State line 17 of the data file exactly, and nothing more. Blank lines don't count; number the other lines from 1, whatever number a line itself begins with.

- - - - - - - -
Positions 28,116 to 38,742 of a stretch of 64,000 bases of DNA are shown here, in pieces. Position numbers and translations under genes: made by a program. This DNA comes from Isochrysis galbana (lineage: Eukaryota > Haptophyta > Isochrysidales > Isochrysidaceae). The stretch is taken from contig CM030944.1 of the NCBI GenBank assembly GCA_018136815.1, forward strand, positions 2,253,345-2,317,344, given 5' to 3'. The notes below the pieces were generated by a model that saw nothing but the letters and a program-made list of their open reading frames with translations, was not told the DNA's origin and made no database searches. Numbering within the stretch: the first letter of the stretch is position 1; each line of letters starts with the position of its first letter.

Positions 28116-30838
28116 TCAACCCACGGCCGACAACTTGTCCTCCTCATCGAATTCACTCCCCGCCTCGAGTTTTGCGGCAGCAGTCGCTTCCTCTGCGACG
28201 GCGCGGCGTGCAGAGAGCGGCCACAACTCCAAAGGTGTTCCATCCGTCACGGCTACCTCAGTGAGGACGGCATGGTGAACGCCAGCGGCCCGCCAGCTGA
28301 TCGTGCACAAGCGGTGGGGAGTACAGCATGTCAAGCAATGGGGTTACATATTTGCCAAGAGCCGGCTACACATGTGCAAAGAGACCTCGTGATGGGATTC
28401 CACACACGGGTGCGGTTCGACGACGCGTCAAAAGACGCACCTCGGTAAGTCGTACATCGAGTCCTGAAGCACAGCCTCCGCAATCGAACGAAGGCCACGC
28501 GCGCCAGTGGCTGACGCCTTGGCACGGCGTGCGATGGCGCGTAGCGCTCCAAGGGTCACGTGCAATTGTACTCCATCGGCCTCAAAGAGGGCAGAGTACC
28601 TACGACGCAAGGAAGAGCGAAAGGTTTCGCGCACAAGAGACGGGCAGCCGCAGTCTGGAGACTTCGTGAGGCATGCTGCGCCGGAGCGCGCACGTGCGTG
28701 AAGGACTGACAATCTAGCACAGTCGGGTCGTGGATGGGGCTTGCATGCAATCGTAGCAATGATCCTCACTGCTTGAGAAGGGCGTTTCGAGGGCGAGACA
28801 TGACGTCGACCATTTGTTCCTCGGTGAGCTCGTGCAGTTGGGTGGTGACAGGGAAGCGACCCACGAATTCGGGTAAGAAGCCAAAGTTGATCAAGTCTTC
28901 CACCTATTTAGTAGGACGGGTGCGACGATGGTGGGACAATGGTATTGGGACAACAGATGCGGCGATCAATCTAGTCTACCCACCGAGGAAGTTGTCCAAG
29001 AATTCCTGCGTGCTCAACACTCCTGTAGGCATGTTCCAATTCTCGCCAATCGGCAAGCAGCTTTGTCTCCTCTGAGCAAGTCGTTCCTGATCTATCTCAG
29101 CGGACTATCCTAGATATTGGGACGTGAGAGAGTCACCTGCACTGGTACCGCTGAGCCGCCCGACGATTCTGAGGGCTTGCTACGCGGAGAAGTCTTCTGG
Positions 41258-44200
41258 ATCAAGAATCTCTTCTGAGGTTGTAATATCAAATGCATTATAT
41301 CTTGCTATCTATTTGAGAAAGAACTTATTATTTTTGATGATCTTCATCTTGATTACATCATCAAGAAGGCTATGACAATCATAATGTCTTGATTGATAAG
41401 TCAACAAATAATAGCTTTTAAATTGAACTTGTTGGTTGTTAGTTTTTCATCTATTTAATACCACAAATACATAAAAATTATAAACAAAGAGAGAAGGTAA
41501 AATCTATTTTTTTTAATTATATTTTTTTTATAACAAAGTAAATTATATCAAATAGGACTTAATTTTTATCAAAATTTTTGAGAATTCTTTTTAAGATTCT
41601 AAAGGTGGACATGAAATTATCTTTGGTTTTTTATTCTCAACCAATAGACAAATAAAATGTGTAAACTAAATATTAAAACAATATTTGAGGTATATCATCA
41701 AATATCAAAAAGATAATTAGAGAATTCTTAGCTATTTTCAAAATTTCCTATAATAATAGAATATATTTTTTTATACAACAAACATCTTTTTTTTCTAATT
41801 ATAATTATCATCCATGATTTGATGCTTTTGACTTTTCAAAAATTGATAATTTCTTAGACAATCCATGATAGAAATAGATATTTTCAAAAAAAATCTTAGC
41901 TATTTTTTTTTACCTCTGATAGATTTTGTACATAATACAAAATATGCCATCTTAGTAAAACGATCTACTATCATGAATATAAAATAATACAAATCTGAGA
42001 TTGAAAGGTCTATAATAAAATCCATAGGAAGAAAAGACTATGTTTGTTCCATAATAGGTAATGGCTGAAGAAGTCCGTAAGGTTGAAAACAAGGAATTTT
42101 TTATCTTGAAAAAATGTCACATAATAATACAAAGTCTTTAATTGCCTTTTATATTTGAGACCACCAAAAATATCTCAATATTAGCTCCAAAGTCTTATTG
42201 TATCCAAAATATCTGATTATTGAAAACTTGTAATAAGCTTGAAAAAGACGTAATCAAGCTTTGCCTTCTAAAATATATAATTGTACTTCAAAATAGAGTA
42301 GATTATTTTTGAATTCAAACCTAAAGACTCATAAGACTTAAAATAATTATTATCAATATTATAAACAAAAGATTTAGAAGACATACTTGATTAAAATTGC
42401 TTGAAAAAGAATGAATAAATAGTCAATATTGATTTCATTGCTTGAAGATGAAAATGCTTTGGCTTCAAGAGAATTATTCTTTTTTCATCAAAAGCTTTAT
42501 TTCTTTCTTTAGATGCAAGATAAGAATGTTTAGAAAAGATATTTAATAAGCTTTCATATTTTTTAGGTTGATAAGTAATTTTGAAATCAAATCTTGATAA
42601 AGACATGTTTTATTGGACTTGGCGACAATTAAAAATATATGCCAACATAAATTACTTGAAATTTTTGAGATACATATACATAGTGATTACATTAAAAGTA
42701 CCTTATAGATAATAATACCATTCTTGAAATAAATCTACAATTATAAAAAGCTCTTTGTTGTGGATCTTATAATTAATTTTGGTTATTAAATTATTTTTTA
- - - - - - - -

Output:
41401 TCAACAAATAATAGCTTTTAAATTGAACTTGTTGGTTGTTAGTTTTTCATCTATTTAATACCACAAATACATAAAAATTATAAACAAAGAGAGAAGGTAA